Part of Advances in Neural Information Processing Systems 35 (NeurIPS 2022) Main Conference Track
Yulei Niu, Long Chen, Chang Zhou, Hanwang Zhang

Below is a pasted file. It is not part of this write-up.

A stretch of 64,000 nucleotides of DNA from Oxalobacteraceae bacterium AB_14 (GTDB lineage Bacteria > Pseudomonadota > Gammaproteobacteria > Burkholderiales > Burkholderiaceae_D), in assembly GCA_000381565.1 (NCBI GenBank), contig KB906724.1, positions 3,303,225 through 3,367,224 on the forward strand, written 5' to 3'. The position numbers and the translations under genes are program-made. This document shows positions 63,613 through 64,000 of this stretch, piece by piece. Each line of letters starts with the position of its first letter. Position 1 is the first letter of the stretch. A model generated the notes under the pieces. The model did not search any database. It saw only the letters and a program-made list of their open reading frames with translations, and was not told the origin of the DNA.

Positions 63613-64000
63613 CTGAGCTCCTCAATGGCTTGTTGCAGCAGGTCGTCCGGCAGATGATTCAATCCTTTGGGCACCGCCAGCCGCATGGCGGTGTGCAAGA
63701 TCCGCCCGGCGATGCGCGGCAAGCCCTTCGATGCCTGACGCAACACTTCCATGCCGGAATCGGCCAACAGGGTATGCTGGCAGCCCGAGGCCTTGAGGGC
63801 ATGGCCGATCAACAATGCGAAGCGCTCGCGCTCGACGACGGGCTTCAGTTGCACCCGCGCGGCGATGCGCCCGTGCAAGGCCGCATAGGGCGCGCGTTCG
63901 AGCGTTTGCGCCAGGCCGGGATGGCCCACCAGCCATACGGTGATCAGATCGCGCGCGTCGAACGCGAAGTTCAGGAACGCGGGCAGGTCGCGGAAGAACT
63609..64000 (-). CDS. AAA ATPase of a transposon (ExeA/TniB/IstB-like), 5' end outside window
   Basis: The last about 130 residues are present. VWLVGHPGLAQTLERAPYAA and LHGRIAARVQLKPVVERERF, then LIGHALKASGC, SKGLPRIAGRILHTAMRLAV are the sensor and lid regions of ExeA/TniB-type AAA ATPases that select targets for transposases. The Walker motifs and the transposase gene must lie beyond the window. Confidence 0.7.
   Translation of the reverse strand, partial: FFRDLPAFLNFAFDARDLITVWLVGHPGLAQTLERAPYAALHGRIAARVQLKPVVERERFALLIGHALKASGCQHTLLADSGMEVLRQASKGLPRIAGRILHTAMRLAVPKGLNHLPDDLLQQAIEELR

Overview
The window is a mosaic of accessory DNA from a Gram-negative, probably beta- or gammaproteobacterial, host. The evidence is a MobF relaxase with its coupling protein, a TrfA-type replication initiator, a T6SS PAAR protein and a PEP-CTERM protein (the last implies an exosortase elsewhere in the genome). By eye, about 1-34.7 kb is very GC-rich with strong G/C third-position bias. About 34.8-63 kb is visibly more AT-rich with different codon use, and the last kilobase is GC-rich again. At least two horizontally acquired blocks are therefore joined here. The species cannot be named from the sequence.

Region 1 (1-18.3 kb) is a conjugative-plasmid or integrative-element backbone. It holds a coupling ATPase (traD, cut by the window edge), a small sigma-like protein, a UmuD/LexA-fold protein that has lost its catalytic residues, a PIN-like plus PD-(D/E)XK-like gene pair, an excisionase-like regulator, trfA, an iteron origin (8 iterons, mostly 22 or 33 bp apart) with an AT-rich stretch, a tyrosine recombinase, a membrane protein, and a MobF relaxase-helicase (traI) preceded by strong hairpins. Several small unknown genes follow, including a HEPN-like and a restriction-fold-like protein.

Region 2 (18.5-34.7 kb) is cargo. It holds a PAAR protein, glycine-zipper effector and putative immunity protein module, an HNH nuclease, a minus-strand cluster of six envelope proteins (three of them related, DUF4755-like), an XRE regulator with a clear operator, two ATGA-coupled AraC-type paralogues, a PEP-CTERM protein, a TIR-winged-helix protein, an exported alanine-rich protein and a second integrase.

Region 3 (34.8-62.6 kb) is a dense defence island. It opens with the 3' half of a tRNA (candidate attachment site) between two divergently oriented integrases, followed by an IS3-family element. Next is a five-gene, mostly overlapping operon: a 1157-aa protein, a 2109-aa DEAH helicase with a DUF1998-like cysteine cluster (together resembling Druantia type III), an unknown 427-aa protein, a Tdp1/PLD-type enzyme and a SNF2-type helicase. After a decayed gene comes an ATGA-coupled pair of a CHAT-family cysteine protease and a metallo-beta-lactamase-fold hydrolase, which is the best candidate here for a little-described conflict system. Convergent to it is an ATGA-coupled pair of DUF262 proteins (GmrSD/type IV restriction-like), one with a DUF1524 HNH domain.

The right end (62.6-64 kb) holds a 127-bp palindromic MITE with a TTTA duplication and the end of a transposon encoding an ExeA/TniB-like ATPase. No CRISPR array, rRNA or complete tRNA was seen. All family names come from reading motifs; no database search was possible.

Knowledge distillation (KD) is essentially a process of transferring a teacher model's behavior, e.g., network response, to a student model. The network response serves as additional supervision to formulate the machine domain, which uses the data collected from the human domain as a transfer set. Traditional KD methods hold an underlying assumption that the data collected in both human domain and machine domain are both independent and identically distributed (IID). We point out that this naive assumption is unrealistic and there is indeed a transfer gap between the two domains. Although the gap offers the student model external knowledge from the machine domain, the imbalanced teacher knowledge would make us incorrectly estimate how much to transfer from teacher to student per sample on the non-IID transfer set. To tackle this challenge, we propose Inverse Probability Weighting Distillation (IPWD) that estimates the propensity of a training sample belonging to the machine domain, and assigns its inverse amount to compensate for under-represented samples. Experiments on CIFAR-100 and ImageNet demonstrate the effectiveness of \ours~for both two-stage distillation and one-stage self-distillation.